Evidence of the circumstances in which an automobile on a rainy night struck a pedestrian at about the middle of a street beneath an elevated railway structure warranted a finding that the operator of the automobile was negligent, and did not require a ruling that the pedestrian was guilty of contributory negligence.
A physician, who, although not a specialist, had been in general practice for many years and had been the attending physician of a decedent and familiar with his physical condition, might properly be found qualified to give opinion testimony that the decedent's being struck by an automobile brought about a cerebral thrombosis in view of an existing heart disease and caused his death.
TWO ACTIONS OF TORT. Writs in the Superior Court dated August 30, 1944.
The actions were tried before Collins, J. There were verdicts for the plaintiff, and the defendants alleged exceptions.
H. S. Avery, for the defendants.
P. E. Troy, for the plaintiff.
LUMMUS, J. These are actions of tort, brought by the administrator of the estate of Lyman P. Mott, to recover for personal injuries to the plaintiff's intestate on June 16, 1944, and his subsequent death from those injuries. The defendants are respectively Joseph Cianci, the proprietor of a taxicab, and Myer Gray, who drove it as the servant of Cianci. The evidence most favorable to the plaintiff tended to show the following facts.
The plaintiff's intestate was a man of more than seventy years, travelling on foot, who, about ten o'clock on the rainy evening of June 16, 1944, was crossing Main Street
from east to west in that part of Boston called Charlestown, near the intersection of Baldwin Street. Main Street is about fifty-nine feet wide, and has in its center an elevated railway structure supported by posts within which are two sets of surface car tracks. Gray was operating the taxicab northerly upon those surface car tracks, in about the middle of Main Street, at the rate of about twenty-five miles an hour. There was no other traffic in the street. Before crossing, the plaintiff's intestate looked both ways without seeing any traffic, and he looked again before reaching the first or easterly car track. The plaintiff's intestate was not behind any post, and was seen by Gray when as much as ten feet away. The plaintiff's intestate had nearly crossed both sets of car tracks when he was struck. Gray did not testify that he slowed down at any time, in compliance with G. L. (Ter. Ed.) c. 90, Section 14, before striking the plaintiff's intestate. See Tookmanian v. Fanning, 308 Mass. 162 , 165.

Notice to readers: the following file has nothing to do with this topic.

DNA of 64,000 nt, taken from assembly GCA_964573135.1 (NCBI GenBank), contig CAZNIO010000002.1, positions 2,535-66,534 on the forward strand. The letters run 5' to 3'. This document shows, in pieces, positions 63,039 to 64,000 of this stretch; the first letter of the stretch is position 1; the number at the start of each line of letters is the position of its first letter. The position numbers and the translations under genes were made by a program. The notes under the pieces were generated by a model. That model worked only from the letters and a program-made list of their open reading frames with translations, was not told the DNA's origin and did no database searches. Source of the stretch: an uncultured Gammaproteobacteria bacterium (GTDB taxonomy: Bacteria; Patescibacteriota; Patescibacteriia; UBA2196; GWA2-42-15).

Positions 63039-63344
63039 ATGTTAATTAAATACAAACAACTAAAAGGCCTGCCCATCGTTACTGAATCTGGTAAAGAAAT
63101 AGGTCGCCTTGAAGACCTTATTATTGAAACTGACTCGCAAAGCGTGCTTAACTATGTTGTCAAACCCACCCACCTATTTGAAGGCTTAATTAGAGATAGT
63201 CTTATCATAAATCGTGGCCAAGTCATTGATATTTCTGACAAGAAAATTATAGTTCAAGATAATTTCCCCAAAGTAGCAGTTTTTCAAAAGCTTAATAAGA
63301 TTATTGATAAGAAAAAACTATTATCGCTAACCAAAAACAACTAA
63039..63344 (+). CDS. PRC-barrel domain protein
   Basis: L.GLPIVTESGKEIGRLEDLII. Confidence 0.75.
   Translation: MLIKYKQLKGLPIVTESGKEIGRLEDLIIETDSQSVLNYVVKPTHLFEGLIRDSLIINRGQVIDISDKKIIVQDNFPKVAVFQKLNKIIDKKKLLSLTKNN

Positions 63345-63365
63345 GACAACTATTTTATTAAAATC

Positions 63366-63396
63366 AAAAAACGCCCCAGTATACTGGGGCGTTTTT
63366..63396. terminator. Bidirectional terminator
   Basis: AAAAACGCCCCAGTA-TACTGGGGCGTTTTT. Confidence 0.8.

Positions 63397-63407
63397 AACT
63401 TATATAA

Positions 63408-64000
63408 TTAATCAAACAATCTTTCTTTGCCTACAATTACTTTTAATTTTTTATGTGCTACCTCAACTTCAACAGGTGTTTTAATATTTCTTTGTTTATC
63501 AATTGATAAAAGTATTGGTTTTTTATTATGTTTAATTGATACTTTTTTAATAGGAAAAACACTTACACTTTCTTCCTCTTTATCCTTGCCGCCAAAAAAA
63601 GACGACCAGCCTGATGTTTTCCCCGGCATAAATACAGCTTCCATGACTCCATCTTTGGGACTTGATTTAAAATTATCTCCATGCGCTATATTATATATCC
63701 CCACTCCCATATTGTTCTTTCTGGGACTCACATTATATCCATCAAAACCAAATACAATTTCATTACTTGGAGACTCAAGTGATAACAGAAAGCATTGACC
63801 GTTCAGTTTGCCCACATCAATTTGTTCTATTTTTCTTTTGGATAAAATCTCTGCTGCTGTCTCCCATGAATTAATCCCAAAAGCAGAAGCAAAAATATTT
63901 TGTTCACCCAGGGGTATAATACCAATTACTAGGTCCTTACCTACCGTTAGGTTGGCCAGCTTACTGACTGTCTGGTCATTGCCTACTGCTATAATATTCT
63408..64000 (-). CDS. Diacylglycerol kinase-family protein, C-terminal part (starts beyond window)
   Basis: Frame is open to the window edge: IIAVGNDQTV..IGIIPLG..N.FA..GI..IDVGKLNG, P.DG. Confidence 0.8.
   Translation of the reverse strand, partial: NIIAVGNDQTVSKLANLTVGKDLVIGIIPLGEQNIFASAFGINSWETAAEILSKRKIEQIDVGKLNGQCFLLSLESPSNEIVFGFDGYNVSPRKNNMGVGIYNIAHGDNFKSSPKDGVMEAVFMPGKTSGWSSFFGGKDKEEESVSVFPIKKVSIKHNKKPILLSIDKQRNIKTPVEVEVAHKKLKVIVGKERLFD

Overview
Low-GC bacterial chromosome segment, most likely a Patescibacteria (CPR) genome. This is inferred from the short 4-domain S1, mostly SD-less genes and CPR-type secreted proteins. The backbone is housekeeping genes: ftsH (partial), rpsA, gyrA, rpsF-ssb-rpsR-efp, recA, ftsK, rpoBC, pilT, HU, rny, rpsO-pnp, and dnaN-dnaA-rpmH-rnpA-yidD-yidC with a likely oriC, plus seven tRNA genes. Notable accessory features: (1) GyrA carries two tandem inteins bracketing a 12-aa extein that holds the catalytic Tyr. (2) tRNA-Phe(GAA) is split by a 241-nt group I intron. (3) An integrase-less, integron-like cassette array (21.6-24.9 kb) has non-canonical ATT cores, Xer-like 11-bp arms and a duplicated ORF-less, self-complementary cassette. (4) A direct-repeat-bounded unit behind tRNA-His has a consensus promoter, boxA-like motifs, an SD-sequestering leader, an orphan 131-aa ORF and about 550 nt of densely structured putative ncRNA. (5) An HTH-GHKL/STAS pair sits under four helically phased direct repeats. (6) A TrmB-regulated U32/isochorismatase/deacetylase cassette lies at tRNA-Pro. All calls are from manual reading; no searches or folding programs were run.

We think that the negligence of the defendants was a question of fact for the jury, and that the plaintiff's intestate was not shown to be negligent as a matter of law. There was no error, we think, in the denial of the motions of the defendants for directed verdicts in their favor.
Since there was evidence of negligence on the part of the defendants, damages could properly be assessed for the death according to the degree of culpability. There is nothing in the record to indicate that they were not so assessed.
The defendants excepted to the admission of certain evidence given by a physician named Nauen. That witness testified that he was in general practice, was not a specialist, and was the family physician of the deceased, whom he had last treated on May 17, 1944. He testified that the deceased before the collision had an arteriosclerotic heart disease. He testified that the collision was the cause of death, by causing cerebral thrombosis, in view of the existing heart disease. He testified that he had been in general practice for about twenty-eight years.
It is elementary that the competency of an expert witness
is largely within the discretion of the presiding judge. Commonwealth v. Bartolini, 299 Mass. 503 , 513. On the whole, we think that the opinion of the experienced physician, who was familiar with the deceased and his physical condition, and was his attending physician, could be received upon the question of the cause of death. Choicener v. Walters Amusement Agency, Inc. 269 Mass. 341 .
[Note 1] The companion case was brought by the same plaintiff against Myer Gray.